It has been nearly six years since Simons initial stage 3 diagnosis, and for those years of twists and turns we have dreamt of outcomes to see us going on with life, we have dared to dream. In July 2019 stage 3 turned to stage 4 (meaning his cancer had spread to “other areas”, in Simons case mostly his lungs), this meant palliative chemo commenced, and no longer a curative option. In all of this hope flickered in us that this would give us time, now in November 2021 another big decision was made, to stop all treatment.
This decision was not taken lightly, in fact the conversations went backwards and forwards many times, and we knew that the next oncology appointment was a big one. A so the conversation was had, Simons CEA and climbed again, his side effects of chemo were getting worse, and the benefit gains very little. Many times we have read or heard about people taking the option to stop treatment and to opt for a quality of life compared to a length of life, I now have an upmost respect for anyone making that decision. The ultimately had to be Simons decision, this is his life, it was down to Dr S (Oncologist) and myself to help him navigate this decision.
One of our biggest worries was “what happens next”. We had visions on the Oncology team waving us goodbye and asking us to close the door on the way out, this scared us. Its a team that we have grown to respect and appreciate greatly, they have seen us through these years and we are not ready to leave their care yet, and so Dr S saying that we would for now stay under his care for now, and until such time as Simon needs the Palliative care or end of life teams. This was a game changer for us, and I cannot reiterate enough how important the relationship is between patient, carer and medical teams. We have been incredibly fortunate to have this with our hospital and GP teams.
For the first time in nearly six years we actually know what the future holds, we do not know when that future will hit, but we know whats coming. One of the things we are absolutely sure about is NOT asking for time scales, we never have and to be fair I think if we had asked that two years ago we would have blown that date out of the water. Its a very personal choice about asking am oncologist “how long do I have”, some people will want to know but we do not, its a bit like ringing the bell when you finish chemotherapy or radiotherapy, this is something we did not believe in and the cancer community is absolutely split on, but for many it brings comfort and a true meaning. One thing we have learnt through all of this s*$t is that how you deal with things is down to you, do not be swayed into acting a certain way, or being like others we are all different and you need to be happy with the information you have and how you deal with the situation. Trust me there are dark days in our house, days when we don’t want to open the curtains and face the world, but we do. There are times when we drive each other mad, but also know when the other one needs extra care and support. Its a juggling act of emotion.
So, what now………. we do not have a medium or long term and so it’s the here and now. Firstly, Christmas, it’s going to be celebrated this year, Simon has struggled the past two years with celebrating Christmas but this year we will have the house festooned in lights, we are having the families with us and we will celebrate being together. The other thing we are doing is getting into our van before Christmas and travelling, currently the trip looks like it will take in the North of England and Scotland, seeing friends and family, and we love Scotland and so we want to see some of our favourite places with hopefully some snow thrown in.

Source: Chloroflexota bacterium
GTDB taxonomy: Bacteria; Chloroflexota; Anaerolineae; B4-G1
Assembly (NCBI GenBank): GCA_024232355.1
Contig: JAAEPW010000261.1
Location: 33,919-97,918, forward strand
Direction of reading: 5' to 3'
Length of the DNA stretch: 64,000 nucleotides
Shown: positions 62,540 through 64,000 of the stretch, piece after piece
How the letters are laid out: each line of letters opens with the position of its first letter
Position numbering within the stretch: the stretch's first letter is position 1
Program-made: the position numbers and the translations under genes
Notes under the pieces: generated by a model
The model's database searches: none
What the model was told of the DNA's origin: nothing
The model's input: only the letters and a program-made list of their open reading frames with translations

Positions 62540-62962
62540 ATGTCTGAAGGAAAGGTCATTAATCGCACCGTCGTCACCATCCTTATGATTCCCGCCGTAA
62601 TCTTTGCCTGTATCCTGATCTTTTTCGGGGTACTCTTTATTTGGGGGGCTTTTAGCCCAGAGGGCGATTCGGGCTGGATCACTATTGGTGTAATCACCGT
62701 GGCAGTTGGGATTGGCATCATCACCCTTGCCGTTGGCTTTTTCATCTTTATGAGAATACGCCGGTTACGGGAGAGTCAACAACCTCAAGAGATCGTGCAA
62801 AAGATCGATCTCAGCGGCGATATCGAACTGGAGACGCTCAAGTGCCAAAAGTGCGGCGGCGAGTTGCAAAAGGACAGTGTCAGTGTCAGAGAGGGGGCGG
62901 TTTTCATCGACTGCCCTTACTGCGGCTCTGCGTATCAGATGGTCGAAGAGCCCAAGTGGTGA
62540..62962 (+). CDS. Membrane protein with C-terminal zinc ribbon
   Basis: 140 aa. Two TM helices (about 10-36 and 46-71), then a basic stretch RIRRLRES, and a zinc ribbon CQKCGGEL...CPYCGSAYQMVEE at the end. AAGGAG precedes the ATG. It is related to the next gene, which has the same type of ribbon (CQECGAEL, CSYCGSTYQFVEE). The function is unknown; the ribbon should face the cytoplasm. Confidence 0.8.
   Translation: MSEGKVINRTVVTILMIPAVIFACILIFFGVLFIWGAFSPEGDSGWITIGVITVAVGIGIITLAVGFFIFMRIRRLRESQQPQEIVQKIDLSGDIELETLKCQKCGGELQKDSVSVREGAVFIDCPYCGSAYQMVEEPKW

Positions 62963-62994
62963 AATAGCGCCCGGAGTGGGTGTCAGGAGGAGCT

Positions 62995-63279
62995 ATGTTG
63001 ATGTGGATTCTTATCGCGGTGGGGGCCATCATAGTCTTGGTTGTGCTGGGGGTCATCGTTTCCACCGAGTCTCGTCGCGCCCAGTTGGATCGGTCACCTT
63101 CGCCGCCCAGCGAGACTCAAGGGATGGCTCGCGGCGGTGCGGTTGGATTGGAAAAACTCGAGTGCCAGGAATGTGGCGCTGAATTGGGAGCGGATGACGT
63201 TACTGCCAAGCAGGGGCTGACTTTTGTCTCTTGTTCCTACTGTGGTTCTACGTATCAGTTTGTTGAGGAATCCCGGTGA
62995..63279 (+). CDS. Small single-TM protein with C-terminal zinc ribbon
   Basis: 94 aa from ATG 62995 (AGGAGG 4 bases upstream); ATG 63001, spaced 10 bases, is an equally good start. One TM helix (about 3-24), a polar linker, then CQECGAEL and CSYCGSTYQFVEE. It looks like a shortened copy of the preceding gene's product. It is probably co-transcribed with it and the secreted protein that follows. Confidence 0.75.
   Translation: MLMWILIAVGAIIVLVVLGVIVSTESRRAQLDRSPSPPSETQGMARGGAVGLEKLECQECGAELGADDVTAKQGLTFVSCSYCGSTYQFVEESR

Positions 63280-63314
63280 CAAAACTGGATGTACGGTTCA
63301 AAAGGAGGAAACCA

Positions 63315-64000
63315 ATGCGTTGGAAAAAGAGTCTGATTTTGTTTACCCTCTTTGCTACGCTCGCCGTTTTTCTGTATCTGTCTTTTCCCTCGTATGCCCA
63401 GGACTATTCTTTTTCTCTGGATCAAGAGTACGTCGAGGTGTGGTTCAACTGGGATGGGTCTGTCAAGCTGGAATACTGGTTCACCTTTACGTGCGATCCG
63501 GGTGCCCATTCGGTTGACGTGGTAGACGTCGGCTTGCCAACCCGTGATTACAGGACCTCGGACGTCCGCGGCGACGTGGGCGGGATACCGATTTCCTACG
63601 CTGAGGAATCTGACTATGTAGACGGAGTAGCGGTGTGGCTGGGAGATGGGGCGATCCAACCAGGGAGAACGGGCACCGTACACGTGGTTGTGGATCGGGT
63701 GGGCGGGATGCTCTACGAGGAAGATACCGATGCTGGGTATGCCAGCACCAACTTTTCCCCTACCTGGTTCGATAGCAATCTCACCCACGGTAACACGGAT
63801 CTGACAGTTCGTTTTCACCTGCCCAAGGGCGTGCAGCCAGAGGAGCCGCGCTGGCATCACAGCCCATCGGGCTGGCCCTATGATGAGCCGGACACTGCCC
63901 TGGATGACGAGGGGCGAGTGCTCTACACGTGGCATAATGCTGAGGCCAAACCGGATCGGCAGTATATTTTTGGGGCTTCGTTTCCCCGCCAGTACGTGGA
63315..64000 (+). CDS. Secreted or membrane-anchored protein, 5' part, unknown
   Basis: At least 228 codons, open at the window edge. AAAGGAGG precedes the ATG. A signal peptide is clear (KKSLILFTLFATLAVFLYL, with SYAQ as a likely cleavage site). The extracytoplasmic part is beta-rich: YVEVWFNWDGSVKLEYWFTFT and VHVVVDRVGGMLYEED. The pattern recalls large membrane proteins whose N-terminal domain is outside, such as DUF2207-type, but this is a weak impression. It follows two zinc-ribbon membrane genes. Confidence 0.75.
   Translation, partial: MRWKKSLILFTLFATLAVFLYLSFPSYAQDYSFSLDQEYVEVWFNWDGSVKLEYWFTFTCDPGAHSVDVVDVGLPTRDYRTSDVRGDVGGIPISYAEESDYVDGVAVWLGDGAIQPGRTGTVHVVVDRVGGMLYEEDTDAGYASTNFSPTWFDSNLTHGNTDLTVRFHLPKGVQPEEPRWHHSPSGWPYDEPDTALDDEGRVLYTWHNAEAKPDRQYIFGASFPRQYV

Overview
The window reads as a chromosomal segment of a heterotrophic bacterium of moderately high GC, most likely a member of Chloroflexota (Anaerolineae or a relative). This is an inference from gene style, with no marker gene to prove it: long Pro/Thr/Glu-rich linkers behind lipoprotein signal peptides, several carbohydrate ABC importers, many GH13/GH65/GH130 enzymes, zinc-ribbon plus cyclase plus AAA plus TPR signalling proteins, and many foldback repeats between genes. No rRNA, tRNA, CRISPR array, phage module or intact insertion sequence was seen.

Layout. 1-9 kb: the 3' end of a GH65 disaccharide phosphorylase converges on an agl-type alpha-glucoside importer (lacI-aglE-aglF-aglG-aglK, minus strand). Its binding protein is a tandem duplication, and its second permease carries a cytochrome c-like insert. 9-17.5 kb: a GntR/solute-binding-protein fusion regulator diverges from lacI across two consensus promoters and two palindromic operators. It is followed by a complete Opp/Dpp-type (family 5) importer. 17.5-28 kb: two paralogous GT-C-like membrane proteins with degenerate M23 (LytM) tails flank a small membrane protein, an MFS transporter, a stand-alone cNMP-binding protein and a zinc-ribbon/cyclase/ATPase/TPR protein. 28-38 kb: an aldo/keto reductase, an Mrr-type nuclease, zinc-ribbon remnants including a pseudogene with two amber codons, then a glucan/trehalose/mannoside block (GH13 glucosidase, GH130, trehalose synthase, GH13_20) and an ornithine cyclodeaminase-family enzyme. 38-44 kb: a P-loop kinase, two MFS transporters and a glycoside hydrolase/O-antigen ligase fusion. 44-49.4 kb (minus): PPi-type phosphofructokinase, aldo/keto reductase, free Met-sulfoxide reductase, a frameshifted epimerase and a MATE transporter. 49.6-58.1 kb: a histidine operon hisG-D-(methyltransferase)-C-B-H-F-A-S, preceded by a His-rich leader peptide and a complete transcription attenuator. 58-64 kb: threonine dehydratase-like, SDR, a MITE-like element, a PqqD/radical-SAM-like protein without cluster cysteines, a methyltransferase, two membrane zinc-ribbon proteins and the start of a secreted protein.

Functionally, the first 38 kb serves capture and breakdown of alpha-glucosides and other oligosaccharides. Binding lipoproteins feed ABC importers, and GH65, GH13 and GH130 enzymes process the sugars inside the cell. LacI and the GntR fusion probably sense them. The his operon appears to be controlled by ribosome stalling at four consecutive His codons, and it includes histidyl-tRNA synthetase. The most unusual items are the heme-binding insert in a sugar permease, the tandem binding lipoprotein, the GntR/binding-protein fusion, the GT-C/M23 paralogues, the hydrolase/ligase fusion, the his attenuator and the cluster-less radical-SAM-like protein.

How we are doing
Since our appointment and decision last week for all treatment to be stopped the range of emotions have been pretty out there. Firstly, it was letting everyone know what was going on, we had pretty much kept this to ourselves (bar a few very close to us), we didn’t want other people emotions to sway any decision. So, saying to family and friends this decision had been made was a hard one. It has been emotional, but with this emotion it also feels like a weight has been lifted from us.
Simon has found a peace about him, he amazes me every single day, and every day I know why I love him.
Nighttimes are for me the worst, I am finding my anxiety hits me in those hours of darkness and I spend hours awake listening to Simon sleep and worrying abut him. Why are the hours of darkness so difficult, and why does your brain work so hard at night. I worry, I worry about Simon, how this is all going to unfold, worry about making sure he has the people around him he needs. One thing that we know is Simon wants to spend his last days at home, this is going to be and we will move heaven and earth to make sure he has the care he needs at home. This actually does not worry me, I want him to be at home forever. I worry about “the after”, being without Simon, coping with grief, coping on my own, no matter how people will say that they will be there to support me, they won’t be really there. My “worries” are following me like a mist and I am trying to shake them off, I do not want to waste time grieving and worrying when Simon is still here and we are able to make memories and have great days doing “stuff”.
So I need to get my big girl pants on……….
It’s time to make plans, pack the van and get on the road, get the Christmas tree up and live a little.
Onwards and upwards Mr C